Railroads ship more than 1 million barrels of crude oil across Washington each week, according to new information from the state.
Most of the oil trains travel through Spokane, entering the state from Idaho and transporting light crude from North Dakota to Washington ports and refineries. About 6 percent of the crude oil originates in Alberta and Saskatchewan, and some of those shipments come south through Bellingham.
Railroads shipped nearly 56 million barrels of crude oil across Washington in 82,000 rail cars, according to information from October 2016 through September of this year. That represents about 2.4 billion gallons of oil.
Last year, the state began requiring facilities that receive crude oil by rail to notify the state officials in advance of shipments. The information is shared with emergency managers along the rail route. The Department of Ecology later publishes quarterly reports summarizing the volumes.
Railroads began shipping crude oil through Washington in 2012, and volumes have increased over time, according to the state.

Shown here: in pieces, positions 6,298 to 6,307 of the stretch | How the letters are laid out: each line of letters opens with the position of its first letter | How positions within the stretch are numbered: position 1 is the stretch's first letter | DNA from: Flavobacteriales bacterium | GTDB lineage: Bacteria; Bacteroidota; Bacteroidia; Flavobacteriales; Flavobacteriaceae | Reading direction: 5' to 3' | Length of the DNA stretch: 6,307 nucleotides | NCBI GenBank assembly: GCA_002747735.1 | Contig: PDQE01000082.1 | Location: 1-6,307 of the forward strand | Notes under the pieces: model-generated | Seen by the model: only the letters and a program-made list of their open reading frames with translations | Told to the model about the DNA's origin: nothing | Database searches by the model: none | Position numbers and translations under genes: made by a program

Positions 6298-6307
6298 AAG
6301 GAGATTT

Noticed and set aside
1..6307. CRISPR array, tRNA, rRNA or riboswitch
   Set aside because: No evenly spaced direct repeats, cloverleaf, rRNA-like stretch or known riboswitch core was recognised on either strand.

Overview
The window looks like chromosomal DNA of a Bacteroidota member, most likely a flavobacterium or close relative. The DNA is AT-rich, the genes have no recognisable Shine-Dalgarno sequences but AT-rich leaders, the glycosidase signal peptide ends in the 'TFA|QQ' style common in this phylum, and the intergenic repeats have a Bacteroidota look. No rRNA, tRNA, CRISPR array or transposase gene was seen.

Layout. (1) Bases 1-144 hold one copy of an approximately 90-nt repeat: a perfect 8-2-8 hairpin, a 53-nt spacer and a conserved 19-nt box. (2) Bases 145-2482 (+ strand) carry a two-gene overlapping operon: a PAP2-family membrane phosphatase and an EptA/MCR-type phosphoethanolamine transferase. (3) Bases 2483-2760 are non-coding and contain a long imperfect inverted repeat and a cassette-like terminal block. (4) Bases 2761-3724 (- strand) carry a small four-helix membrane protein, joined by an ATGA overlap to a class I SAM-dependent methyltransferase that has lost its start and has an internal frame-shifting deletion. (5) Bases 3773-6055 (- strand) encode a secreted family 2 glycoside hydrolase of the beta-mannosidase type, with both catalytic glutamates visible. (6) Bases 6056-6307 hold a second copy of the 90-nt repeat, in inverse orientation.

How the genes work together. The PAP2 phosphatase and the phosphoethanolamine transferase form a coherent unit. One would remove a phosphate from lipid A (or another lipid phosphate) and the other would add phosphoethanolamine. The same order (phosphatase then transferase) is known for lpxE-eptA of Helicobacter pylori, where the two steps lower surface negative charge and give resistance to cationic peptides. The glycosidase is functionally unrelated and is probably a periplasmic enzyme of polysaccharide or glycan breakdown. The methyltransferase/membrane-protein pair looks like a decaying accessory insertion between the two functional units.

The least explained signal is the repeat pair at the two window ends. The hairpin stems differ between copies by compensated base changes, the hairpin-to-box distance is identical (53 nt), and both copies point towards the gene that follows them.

The proposed $210 million Vancouver Energy Terminal on the Columbia River would have the capacity to receive 360,000 barrels of crude oil daily. However, the state’s Energy Facility Site Evaluation Council recently recommended that Gov. Jay Inslee deny a permit for the project. Panel members said the terminal increased the risk of oil spills, train accidents and emergency response times because of road traffic.
Oil train safety has been in the national spotlight following accidents such as the fiery derailment in 2013 that killed 47 people in Lac Megantic, Quebec, and the June 2016 derailment of a Union-Pacific train that spilled 42,000 gallons of oil near Mosier, Oregon.
Washington’s reporting rule also applies to pipelines, which must report information about crude oil volumes twice per year.
This story was updated to correct the number of gallons of oil.
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